Division of Marital Assets in Connecticut
It is a common misconception that assets owned by a party prior to the marriage, or solely during the marriage, may not be distributed to the other spouse by a divorce court. In Connecticut, unless there is an enforceable premarital or postnuptial agreement, on the date of dissolution of the marriage, the court may consider and distribute to either spouse any and all of the assets owned by either of them solely, or both of them jointly. In so doing, the law requires the court to consider the many and varied circumstances that each marriage presents at the time of divorce, and to enter financial orders that treat each spouse equitably and fairly given those circumstances.
The division of marital assets in Connecticut, as well as debts, between spouses requires the court to know and understand the nature, history of ownership and value of each of the assets of the spouses. Assets which are often divided by divorce courts include investment assets, real estate, retirement assets, artwork and collectibles, intellectual property, ownership interests in business entities, and virtually any other category of property right.
The attorneys at Ruel Ruel Burns & Britt, LLC have extensive experience in presenting legal arguments and expert testimony regarding the division of ownership interests in a closely held business, to ensure that any such interest is properly assigned a fair value at the time of divorce. It is quite common that the financial ups and downs that come with running a business can lead to strife within a marriage and occur simultaneously with the divorce process. In those cases, it is extremely important, regardless of the party whom our firm represents, that our attorneys diligently assess the facts to determine the fair value of the business ownership interest. We have decades of experience in performing the necessary document review and depositions required to do just that.
How are trusts handled in a Connecticut divorce?
A spouse may be the beneficiary of a trust consisting of substantial assets. Often, assets held within trusts hold significant value and attorneys representing the beneficiary spouse or the non-beneficiary spouse must ensure that the parties and court properly understand the rights of the beneficiary under the terms of the trust, even if the trust itself is governed by the laws of a state other than Connecticut. The attorneys at Ruel Ruel Burns & Britt, LLC may collaborate with attorneys who specialize in Trusts & Estate Law, allowing our firm to present in negotiations or in court the legal arguments and facts which will lead to dissolution orders that most benefit our clients under Connecticut divorce law.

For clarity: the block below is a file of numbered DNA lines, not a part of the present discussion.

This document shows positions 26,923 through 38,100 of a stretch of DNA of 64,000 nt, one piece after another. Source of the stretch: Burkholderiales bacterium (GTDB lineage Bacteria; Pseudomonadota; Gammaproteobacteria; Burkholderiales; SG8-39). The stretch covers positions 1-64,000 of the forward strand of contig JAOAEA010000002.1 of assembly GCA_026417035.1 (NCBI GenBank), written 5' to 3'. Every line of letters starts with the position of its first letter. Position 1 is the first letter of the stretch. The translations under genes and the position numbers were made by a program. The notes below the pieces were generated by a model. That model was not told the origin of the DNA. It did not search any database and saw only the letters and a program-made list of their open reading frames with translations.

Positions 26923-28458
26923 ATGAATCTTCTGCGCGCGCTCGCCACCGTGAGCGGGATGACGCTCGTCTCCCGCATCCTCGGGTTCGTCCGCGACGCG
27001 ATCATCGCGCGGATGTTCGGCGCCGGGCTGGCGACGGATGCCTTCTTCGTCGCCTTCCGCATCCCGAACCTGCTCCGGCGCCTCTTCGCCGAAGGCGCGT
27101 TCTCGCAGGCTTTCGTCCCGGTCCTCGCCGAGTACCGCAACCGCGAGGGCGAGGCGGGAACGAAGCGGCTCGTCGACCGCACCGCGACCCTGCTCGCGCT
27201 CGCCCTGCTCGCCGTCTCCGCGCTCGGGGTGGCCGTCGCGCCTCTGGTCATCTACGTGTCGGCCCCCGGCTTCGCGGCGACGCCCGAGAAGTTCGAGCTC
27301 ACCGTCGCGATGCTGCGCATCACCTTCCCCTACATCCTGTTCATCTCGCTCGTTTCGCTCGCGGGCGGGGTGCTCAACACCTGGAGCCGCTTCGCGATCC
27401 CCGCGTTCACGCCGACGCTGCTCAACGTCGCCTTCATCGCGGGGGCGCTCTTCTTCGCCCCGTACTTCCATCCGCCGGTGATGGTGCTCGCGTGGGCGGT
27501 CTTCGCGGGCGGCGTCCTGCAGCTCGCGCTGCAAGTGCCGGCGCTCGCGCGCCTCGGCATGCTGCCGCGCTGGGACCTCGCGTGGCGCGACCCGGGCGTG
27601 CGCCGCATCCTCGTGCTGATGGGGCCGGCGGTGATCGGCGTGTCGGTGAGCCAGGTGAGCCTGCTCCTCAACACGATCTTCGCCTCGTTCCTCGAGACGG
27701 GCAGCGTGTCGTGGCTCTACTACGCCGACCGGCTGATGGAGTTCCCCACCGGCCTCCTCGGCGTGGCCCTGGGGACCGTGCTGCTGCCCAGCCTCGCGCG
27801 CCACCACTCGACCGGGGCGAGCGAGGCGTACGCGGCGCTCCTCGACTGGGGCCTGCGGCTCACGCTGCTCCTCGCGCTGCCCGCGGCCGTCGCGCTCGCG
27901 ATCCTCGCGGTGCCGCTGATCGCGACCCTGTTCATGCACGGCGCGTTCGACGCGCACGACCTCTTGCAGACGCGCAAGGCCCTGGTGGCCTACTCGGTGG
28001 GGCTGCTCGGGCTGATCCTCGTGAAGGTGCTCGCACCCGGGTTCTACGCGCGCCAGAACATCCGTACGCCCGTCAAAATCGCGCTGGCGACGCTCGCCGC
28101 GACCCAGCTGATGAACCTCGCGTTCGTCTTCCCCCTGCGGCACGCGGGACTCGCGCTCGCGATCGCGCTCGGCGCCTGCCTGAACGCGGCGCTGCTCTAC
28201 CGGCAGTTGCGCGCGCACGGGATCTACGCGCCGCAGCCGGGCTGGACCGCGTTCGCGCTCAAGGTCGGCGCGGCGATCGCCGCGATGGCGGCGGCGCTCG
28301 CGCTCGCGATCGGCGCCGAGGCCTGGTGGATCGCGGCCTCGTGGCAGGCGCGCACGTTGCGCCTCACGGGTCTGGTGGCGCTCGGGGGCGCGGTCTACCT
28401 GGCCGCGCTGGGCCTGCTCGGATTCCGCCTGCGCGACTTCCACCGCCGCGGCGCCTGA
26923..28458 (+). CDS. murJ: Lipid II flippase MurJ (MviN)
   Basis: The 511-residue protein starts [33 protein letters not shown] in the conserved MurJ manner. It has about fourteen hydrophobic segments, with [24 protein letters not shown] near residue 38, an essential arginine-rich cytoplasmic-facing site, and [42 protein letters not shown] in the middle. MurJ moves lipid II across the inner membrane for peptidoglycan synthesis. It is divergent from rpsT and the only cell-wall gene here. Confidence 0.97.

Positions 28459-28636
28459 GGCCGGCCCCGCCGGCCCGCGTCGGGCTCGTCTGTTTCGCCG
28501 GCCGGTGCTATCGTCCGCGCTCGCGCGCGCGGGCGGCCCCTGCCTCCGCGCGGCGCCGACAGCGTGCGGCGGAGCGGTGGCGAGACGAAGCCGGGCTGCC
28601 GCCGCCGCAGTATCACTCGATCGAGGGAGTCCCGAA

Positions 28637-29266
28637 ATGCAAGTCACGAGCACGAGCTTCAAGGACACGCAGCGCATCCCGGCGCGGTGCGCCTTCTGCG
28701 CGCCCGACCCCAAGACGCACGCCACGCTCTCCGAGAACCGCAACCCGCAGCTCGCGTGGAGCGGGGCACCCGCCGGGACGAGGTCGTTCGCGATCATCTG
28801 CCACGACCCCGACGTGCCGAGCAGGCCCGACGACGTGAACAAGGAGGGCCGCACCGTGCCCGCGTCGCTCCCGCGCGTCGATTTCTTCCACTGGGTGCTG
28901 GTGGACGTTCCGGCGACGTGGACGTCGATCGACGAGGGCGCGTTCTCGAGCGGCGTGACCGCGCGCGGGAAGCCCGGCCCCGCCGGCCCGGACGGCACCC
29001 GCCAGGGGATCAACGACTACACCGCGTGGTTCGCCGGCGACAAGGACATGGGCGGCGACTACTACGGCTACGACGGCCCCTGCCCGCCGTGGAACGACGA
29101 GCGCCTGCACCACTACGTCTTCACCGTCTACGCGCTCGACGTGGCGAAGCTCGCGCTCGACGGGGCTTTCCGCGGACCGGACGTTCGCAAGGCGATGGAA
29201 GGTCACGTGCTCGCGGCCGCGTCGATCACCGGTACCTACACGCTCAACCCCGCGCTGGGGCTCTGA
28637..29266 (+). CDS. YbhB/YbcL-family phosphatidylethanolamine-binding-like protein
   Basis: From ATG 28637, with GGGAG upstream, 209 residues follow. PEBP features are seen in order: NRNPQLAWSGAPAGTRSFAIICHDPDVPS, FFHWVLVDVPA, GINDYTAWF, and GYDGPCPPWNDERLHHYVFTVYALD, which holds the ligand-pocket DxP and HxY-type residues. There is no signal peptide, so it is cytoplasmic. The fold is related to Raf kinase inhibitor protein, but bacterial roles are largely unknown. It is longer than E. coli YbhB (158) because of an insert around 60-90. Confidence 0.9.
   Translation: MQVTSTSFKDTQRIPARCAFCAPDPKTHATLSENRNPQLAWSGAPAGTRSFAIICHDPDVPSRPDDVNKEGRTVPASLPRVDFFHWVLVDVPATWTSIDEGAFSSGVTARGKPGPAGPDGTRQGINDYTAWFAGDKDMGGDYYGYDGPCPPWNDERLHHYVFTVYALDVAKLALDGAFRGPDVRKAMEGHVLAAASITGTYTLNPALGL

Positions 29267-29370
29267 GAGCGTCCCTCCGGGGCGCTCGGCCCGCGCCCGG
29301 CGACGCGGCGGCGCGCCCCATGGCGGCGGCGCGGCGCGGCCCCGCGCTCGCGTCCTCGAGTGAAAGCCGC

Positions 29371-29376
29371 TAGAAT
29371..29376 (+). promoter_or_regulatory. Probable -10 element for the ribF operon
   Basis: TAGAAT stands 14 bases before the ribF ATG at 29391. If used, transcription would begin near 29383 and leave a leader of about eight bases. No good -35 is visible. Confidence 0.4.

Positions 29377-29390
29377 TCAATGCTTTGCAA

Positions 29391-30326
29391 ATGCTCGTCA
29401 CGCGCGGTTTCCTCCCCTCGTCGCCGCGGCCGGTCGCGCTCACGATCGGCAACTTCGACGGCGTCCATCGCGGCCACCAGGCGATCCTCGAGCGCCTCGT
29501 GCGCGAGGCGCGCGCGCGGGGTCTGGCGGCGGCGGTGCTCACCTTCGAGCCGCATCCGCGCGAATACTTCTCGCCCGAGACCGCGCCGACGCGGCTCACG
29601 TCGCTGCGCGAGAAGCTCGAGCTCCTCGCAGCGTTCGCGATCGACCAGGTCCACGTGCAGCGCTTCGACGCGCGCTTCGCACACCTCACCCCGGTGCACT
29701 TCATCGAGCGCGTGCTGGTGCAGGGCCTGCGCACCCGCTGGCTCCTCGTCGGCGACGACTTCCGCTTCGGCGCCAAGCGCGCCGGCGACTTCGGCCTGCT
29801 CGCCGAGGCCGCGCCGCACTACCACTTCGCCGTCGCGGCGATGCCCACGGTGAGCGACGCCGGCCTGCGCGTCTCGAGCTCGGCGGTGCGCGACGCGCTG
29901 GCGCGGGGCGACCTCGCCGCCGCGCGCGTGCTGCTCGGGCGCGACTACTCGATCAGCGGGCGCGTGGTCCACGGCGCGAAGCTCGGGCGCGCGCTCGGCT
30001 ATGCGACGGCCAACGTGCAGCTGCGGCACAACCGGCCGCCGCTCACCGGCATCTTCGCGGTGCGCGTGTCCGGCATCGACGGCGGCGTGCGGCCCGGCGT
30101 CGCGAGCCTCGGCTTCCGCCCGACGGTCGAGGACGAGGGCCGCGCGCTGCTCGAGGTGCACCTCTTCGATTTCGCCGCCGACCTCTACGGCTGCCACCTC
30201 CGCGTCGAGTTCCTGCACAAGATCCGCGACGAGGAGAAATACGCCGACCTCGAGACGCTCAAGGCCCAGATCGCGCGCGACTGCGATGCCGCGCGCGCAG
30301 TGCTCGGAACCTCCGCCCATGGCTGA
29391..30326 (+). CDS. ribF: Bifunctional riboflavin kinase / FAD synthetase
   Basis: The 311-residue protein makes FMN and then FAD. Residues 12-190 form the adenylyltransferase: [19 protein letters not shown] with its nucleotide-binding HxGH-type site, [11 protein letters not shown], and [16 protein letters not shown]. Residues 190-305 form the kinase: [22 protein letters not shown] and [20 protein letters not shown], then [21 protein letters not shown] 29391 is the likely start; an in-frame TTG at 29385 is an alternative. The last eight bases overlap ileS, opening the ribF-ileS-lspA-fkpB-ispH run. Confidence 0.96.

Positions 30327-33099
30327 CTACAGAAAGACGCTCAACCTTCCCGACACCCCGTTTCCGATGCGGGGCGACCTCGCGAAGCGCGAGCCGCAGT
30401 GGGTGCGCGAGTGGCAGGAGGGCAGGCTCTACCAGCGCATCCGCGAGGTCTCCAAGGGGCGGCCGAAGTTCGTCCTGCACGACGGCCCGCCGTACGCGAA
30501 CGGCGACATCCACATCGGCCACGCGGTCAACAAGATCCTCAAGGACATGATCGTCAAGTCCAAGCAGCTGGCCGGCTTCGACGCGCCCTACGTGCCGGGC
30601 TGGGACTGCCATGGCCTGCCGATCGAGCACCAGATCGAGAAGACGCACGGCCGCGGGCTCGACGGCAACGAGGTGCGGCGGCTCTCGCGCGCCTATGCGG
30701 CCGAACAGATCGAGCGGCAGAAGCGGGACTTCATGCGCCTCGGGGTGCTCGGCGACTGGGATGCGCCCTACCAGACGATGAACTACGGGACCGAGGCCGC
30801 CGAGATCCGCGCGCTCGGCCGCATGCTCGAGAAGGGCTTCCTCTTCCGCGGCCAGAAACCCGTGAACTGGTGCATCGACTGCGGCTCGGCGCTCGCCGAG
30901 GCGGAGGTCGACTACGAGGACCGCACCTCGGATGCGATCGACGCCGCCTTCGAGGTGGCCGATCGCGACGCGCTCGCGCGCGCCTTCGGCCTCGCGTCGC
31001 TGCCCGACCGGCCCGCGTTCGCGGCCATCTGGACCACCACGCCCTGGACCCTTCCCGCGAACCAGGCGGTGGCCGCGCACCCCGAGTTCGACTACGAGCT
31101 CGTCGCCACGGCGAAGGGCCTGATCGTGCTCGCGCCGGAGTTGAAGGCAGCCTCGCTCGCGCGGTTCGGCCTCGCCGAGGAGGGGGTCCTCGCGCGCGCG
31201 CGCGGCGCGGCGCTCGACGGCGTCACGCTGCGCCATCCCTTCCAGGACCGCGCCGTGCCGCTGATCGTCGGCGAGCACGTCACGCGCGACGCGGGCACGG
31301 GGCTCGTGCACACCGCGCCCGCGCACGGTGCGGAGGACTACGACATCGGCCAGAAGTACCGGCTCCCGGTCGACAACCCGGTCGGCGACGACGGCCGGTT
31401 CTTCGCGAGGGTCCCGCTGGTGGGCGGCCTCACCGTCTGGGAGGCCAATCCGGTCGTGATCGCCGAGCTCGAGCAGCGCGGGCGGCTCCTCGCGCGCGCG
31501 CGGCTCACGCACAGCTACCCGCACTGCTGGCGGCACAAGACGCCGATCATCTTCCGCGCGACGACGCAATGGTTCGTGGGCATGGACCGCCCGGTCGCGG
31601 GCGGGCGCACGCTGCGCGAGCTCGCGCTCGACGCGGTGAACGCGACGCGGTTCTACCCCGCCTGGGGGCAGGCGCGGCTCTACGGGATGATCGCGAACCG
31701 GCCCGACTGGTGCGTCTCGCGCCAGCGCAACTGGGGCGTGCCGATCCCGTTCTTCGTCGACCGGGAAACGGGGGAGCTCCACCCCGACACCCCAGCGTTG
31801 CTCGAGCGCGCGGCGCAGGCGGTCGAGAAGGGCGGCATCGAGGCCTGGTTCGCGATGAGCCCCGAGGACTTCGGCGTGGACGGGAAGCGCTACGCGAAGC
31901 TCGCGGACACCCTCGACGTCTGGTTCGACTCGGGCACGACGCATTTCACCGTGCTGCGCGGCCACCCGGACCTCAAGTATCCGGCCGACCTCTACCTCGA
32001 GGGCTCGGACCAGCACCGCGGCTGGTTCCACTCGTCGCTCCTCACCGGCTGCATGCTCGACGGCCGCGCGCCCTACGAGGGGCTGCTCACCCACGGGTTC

It is also important for the debts of the spouses to be identified and for the court to assign responsibility for the payment of such debts, post-divorce, to one or both spouses. For example, ownership of the marital home is often assigned to one party, along with the responsibility to pay for mortgage payments and other costs associated with that home. If the other party is liable on the mortgage, the party assigned ownership of the home may be ordered to refinance the property within a certain period of time so as to remove the divorced spouse from the mortgage liability. The party that retains the marital home would also be ordered to indemnify and hold harmless the ex-spouse from the mortgage debt. Similar indemnification and hold harmless orders are usually entered with regard to the many other types of debts the parties may have at the time of divorce, including joint or individual tax debt and/or debts incurred on behalf of a business entity owned by one of the parties.
Connecticut law requires the division of marital assets in Connecticut to be done equitably, based upon a set of statutory factors. Courts have described equitable division as “what is fair and reasonable under all of the facts and circumstances of the case.” Since “what is fair” is subjective, the attorneys at Ruel Ruel Burns & Britt, LLC provide articulate and experienced counsel to perform the necessary investigative work in the discovery phase of the case, and to advocate for a fair result if the case goes to trial. Contact our family law attorneys today at 860-206-9096 or through our online contact form to schedule a consultation.